At this week’s Televisual Factual Festival, Discovery’s SVP/ President of Production and Development, Documentaries and Specials, Howard Swartz, set out the importance of UK production companies for Discovery’s global content.

He said that “in the specialist factual blue chip world, nobody has a more rich culture with documentary than UK producers. It’s just part of the DNA of how you grew up in this industry.” He said that UK produced content was even more important “especially now as we move even deeper into the specialist factual space.”

Swartz went on to share recent Discovery research into audience tastes and especially the shift in what its male audience was after. “We asked male Discovery viewers what they were interested in, and the answers were really surprising. Whereas before we have a lot of guys with beards, yelling and screaming at each other building cars and motorcycles and living off the grid in Alaska and that sort of thing, that’s just become very predictable,” said Swartz.

And that has caused a shift in Discovery’s thinking. “The male audience, whether it’s because there’s more co viewing with  kids or whether it’s with spouses, there’s much more of an appetite for more of an emotional journey now.”

He picked put recent Discovery natural history hit, Serengeti, as an example, saying that even though it was a natural history series  “it dramatises the life of these animals, it exposes that rich, emotional life invoking that sense of empathy, relatability and a transformative emotional journey.”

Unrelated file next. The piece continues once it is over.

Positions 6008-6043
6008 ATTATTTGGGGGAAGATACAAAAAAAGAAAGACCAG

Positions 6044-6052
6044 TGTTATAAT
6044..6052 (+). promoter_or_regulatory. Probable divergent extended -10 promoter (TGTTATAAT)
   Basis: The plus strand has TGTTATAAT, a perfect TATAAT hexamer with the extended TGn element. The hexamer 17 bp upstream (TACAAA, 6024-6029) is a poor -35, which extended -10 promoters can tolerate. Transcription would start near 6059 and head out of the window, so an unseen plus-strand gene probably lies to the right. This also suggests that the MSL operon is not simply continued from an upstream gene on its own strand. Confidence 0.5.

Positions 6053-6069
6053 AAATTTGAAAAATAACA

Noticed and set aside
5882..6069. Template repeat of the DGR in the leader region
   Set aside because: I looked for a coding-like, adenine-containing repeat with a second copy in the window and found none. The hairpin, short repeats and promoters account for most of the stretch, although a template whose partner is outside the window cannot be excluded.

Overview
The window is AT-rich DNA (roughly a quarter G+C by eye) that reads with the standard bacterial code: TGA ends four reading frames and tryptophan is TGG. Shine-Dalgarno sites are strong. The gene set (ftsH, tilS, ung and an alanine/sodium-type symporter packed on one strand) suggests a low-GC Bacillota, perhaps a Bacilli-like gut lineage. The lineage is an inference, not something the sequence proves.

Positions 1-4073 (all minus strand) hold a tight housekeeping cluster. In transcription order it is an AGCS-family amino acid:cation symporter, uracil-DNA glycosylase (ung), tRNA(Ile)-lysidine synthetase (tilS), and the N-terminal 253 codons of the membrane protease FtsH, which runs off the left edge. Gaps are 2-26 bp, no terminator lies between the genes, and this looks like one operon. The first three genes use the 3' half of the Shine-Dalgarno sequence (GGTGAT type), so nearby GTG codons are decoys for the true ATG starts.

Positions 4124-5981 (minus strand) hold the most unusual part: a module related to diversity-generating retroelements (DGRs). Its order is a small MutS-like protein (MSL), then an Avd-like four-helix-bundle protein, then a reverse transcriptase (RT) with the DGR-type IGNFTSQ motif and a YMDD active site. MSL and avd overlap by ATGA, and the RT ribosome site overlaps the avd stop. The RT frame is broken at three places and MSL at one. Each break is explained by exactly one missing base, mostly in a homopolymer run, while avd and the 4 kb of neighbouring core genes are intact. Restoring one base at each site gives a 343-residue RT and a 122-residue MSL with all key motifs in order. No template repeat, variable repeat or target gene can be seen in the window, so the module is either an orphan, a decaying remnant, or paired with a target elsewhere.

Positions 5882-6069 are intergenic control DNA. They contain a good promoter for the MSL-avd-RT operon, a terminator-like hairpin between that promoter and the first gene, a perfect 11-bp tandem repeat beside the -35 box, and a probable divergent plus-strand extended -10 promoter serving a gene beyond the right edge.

He said Discovery audiences were looking for relatable characters where audiences can “respond to the journey” and not just “the end result” of what they are doing.”

Swartz said that “natural history is a huge, huge priority for us right now. It’s part of our DNA. Serengeti was a massive, massive success for us in the US. Not only was it the highest rated Natural History show we’ve done in six or seven years, it’s one of the highest rated new series period for the year.” And much of that was down to the show following the different character journeys on the show “People were on Twitter going crazy for the characters like they were the characters in Gold Rush. That was really exciting to see. So we’ve really doubled down in the natural history space. It’s gotten crazy expensive but we’re always looking for great natural history programming.”

Swartz said that in Serengeti the “storytelling was so different. It wasn’t the voice of God, it was much more immersive. It was told from the character POV, always faithful to the behaviour of the animals but still able to dramatise it in a way that made much more relatable.”

And he added that not all natural history had to be at the most expensive end  “I don’t want everyone to come to me with a $3m show.” And that new voices in natural history would be welcomed “I think part of the evolution of the genre for us is to bring a different spin, a different lens through which to see natural history. There’s such a familiar grammar with natural history that having somebody with a different set of values from a storytelling perspective would be really interesting.”

 Swartz also stressed that live events, like the recent Egypt Live, were also a big need for Discovery. “We have a tremendous appetite for live and the reason is we’re exploring with so many more platforms now than ever before. It’s not just the linear. We have a huge digital presence in short form content. Twitter Instagram Facebook Live these are all hugely important platforms for us so live gives you that ability to really explode on so many different platforms and have conversation with so many different demographics. It’s not even considered ancillary content any more.  It is now as important as the linear piece as well.”

Staff Reporter

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